Universal Design for Learning Project

UDL promotes equity and opportunity in the classroom for all students, and it makes for a more engaging and active learning environment.

Universal Design of Learning(UDL) uses best practices to teach materials in a variety of ways and formats to ensure all learners are included in the learning activities. This means that faculty focus on making learning and their course work accessible to all students in a variety of ways.  This approach requires faculty take an ongoing intentional and mindful look at how their materials are presented; offer material in multiple ways; and utilize technology, color, white space, and other variables to the students’ advantage in order to provide ample ways of demonstrating knowledge. 

-  Kevin McCarthy, RTC President

In the spring of 2015, Renton Technical College's UDL campus conversation was re-sparked with an two-week intensive online workshop for RTC faculty that expanded our focus on UDL to Virtual UDL practices to create multiple pathways to student success.  The workshop was designed and facilitated by eLearning Director Liz Falconer. Twelve RTC fulltime and adjunct faculty participated in the online workshop.

As part of the workshop teachers designed digital posters to promote UDL then voted for their favorites to be made into classroom-sized posters to display and promote Universal Design for Learning.

Pictured here, from left to right: “What Kind of Brain is Yours?” “UDL: Pathways to Learning” “Different Roads Lead to the Same Castle” and “UDL Support All”. (Poster models are ABE/GED/HS21+ students Amma, Sovathdy, Sarahi, and Salvador.)

Background of UDL at Renton Technical College

Renton Technical College students are the beneficiaries of a grant from the Department of Education's Demonstration Projects to Ensure Students with Learning Disabilities Receive A Quality Higher Education. In late 2002, RTC received a three year grant from the Department of Education to help provide support to students with undiagnosed learning disabilities. In 2005, an additional three years were granted to expand the project activities to include help to all students with disabilities and to other community and technical colleges in Washington State. According to an independent evaluator, the project was successful in increasing the completion rate of all students over the course of the grant, with the greatest increases shown for students with disabilities in UDL classrooms.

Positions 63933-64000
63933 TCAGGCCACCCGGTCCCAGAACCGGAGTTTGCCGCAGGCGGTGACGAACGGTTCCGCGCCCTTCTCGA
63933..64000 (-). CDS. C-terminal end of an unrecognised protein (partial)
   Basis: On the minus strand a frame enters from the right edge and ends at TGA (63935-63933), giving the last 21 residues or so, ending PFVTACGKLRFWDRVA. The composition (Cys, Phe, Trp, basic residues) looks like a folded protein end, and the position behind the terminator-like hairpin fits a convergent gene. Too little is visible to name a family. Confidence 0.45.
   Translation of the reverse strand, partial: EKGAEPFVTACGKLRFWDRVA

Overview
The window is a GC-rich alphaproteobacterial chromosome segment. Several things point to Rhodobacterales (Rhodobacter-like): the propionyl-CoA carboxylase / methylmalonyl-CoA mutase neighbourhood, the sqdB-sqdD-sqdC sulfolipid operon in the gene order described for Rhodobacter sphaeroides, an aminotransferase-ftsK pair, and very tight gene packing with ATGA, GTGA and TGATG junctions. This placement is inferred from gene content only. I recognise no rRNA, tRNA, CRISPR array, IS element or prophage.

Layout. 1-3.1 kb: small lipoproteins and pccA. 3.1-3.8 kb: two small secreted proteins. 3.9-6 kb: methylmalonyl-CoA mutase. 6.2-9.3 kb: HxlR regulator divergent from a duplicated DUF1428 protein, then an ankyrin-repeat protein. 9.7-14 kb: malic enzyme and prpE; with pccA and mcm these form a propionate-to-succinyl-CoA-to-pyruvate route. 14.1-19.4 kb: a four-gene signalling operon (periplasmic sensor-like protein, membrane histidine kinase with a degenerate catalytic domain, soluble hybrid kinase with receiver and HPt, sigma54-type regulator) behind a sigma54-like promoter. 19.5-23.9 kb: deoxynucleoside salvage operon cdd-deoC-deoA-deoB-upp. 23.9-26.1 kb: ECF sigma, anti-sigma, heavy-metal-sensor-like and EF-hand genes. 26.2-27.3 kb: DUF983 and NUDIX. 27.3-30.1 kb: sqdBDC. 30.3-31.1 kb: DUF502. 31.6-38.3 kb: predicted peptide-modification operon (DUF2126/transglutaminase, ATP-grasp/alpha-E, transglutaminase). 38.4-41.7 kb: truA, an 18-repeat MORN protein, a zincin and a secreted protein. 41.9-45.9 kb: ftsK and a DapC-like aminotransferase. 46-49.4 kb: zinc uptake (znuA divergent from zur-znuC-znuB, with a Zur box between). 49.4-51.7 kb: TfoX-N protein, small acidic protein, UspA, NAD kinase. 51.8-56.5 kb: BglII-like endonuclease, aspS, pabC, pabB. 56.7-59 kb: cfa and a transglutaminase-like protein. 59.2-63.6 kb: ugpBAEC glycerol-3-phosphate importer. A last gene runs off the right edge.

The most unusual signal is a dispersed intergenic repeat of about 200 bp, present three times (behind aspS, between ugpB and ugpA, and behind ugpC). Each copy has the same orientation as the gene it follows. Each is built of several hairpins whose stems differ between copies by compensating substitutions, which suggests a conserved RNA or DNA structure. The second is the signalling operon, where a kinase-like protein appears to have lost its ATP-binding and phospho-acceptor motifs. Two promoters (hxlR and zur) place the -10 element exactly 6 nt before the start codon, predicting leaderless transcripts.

During the grant, over 30 programs and 4 staff departments, including 3 off-campus sites used Universal Design for Learning (UDL) to help students be more successful in college.

Instructors in these classrooms implement teaching strategies which have been shown to be effective in helping students with learning disabilities. Using the UDL paradigm, these strategies are offered to the entire class right from the beginning of the quarter, which speeds up help to those who need it, and offers help to ALL students, not just those with diagnosed disabilities.

Assistive technology plays an important role in helping students with learning challenges succeed. Using UDL, Renton Technical College has provided assistive technologies to students in the Pilot programs as well as made them available to all students who use the Technology Resource Center's Open Lab and Library. Some of the technologies allow books and materials to be read aloud to students, enlarge text and screen images, provide graphic display of text and use voice recognition. There are also large screen monitors, special keyboards and adjustable workstations. In the classroom, the grant has promoted the use of interactive whiteboards and LCD projectors which increase accessibility to visual materials for students. Students with disabilities who need assistance should contact the Access Services Office.

One of the most innovative features of the project has been the creation of a unique Student Learning Assessment System which helps both students and instructors identify learning challenges and provide assistance directly in the classroom. This system allows students to understand and take charge of their learning strengths and weaknesses, and gives suggestions for research-based strategies that may help with their specific learning concerns.

In 2009, RTC received a three year grant from College Spark to use the quantitative and qualitative lessons learned from the DOE project and apply them to a slightly different population: low income students. This project, called the Universal Design for Success project, is designed to begin as a pilot in a small number of classrooms, expanding to a larger number over the course of 3 years. Best practices were shared with the Community and Technical College system. To learn more about College Spark Washington, visit: www.collegespark.org.